Beas or Bias is one of Punjab’s rivers mentioned in the context of Sapta-Sindhu in the sacred Rig-Veda, the first book of the subcontinent in the hitherto recorded history. It was called Vapashain the Vedic literature and was known to the ancient Greeks as Hyphasis. Sapta-Sindhu is same ashapta hənduin Avestian language. The river is named after Rishi Vyasa who says the myth, created it from Vyas Kund, the lake that’s its source in Himalayas from where it flows into the Himachal Pradesh (a part of Punjab before its division) and then enters East Punjab. After traversing hundreds of kilometres it finally falls into the Sutlej (Sutudri) in Kapurthala District. The Rig-Veda, in one of its well-known hymns, describes the Bharata tribe’s crossing of roaring Sutlej and Beas rivers by chariots thus: ‘like two bright mother cows who lick their youngling, Vapasha and Stutudri speed down their waters (trans. Griffith)’. Simile of cow for river may sound unusual to us but in the world of Vedic literature, river and cow were perceived to have an organic link. The reason probably was that in those ancient times both were and still are vital source of life. River provided water for human, animal, botanical life and irrigated land while cow with its milk sustained family and boosted agricultural produce with the bulls it gave birth to.
In one myth, Aryan warlord Indra who was deified, is celebrated for his brave act of slaying Viritra (which literally means obstruction/obstacle) and liberating the rivers from the Harappa people. In another myth, Indra is glorified for smashing the Vala cave and getting back cows allegedly stolen and kept there by the Harappa people. So access to rivers and possession of cows were crucial to the emerging Aryan ascendancy. After all it was not a matter of bovine stupidity to establish linkages between booing cow and roaring stream in the fertile plains of Punjab.Therein lies the secret of the process that has transformed cow into sacred animal which is the driver of Hindutva politics in the Northern India these days.
Alexander’s march in Punjab terminated at the Beas River in 326 BC quashing his hope of going to the other end of the world which was product of his poor geographical knowledge. The Beas was not as big a river as Jhelum/vahat but proved to be a formidable hurdle for the invading Greek armies for a host of reasons. Here on the banks of the Beas, the Greek troops mutinied and defied the order of their king for the first time in their long march. The troops refused to go further. They no longer shared their king’s grandiloquent dream. They simply had lost appetite for conquering new lands. Alexander with all his persuasive power failed to lift the spirit of his officers and soldiers who had been away from their homes for almost eight years killing people and plundering foreign lands. Let us hear what Arrian in his ‘The Campaigns of Alexander’ has to say about the mood of the officers: “The sight of their king undertaking an endless succession of dangerous and exhausting enterprises was beginning to depress them. Their enthusiasm was ebbing; they held meetings in camp, at which even the best of them grumbled at their fate, while others swore that they would go no further, even if Alexander himself led them…”. Alexander summoned his officers for a meeting and made an apparently rousing speech to boost their morale that ended thus: “…whoever wishes to return home will be allowed to go, either with me or without me. I will make those who stay the envy of those who return”. Arrian further says: “when Alexander ended, there was a long silence. The officers present were not willing to accept what he had said”. At last Coenus had the courage to speak up and convey the feelings of common solders. He finished saying “assuredly for a commander like yourself, with army like ours, there is nothing to fear from any enemy; but luck, remember, is an unpredictable thing, and against what it may bring no man has any defence.” After expressing his resentment Alexander shut himself in his tent for three days and refused to meet his commanders. Finally “Alexander…offered sacrifice in the hope of favourable omens for the crossing. When however, the omens proved to be against him, he at last submitted…”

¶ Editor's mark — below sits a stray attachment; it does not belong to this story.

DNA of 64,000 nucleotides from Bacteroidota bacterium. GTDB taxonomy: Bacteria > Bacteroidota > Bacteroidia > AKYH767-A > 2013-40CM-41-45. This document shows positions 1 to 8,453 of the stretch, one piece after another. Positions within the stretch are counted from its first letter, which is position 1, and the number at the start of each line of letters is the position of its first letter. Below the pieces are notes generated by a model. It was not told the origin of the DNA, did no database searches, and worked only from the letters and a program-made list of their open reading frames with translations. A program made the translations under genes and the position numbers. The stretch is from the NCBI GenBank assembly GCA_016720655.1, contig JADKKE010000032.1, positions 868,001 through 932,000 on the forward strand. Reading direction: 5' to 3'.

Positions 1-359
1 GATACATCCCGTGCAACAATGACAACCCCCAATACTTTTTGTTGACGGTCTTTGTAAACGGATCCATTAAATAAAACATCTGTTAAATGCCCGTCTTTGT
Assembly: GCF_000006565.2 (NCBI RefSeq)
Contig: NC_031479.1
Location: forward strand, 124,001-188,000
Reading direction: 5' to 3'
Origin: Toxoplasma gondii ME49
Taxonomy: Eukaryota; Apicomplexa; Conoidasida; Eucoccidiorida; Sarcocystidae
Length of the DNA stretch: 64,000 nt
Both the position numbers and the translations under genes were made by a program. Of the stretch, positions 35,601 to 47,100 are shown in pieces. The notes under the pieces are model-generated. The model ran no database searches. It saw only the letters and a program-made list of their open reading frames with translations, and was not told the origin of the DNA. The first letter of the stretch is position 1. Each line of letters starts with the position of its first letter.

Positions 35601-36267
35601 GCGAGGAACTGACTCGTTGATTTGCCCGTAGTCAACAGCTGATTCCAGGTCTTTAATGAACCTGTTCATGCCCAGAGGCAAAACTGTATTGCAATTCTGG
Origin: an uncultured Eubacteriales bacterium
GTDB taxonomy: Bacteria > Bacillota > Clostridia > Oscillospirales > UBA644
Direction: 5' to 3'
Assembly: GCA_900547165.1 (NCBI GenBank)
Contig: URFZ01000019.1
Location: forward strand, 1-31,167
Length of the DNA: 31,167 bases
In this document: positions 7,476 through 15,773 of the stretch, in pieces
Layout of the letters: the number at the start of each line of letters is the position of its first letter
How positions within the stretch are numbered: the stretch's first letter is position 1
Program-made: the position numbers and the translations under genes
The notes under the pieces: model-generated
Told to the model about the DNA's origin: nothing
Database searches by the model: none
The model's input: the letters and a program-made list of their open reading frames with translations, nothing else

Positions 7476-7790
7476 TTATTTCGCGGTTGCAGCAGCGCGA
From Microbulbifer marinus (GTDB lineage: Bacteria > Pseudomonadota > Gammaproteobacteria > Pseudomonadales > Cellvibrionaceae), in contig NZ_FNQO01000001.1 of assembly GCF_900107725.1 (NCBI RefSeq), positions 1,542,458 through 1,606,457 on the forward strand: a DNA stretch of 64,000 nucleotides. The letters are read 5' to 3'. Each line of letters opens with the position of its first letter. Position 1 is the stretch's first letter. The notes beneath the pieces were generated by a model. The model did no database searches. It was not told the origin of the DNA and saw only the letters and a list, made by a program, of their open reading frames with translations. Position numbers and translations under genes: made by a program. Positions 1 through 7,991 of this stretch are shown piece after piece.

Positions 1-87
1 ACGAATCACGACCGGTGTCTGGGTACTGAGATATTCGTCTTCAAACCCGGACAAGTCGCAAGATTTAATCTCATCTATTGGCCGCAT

The revolt of Alexander’s armies and their refusal to cross the Beas River were prompted by two main factors; heavy losses in war against unusually brave Raja Porus and frightful prospect of another war across the Beas with the mighty Nanda Army of Magadha and forces of Gangaridai kingdom of Bengal. Plutarch has something revealing to say about the last and most costly battle the Greeks fought against the Punjabis: “as for the Macedonians, however, their struggle with Porus blunted their courage and stayed their further advance into India…” As to why Greek armies lost their nerve to cross the Beas, he says; “…they (Greeks) were told that the kings of the Ganderites and Praesii were awaiting them with eighty thousand horsemen, two hundred thousand footmen, eight thousand chariots, and six thousand fighting elephants”.
The Beas River is known for two great historical happenings i.e. the crossings. The first great crossing was successfully done by Aryans and the second one was contemplated but not even attempted by the Greeks. The Beas allowed some clans of the Bharata’s tribe from Punjab to cross it which were forced by socio-economic conditions to migrate to the Gangetic plain with a view to settling there. It scared away the Alexander’s invading armies who wanted to plunder the land across it. — firstname.lastname@example.org
Published in Dawn, December 18th, 2015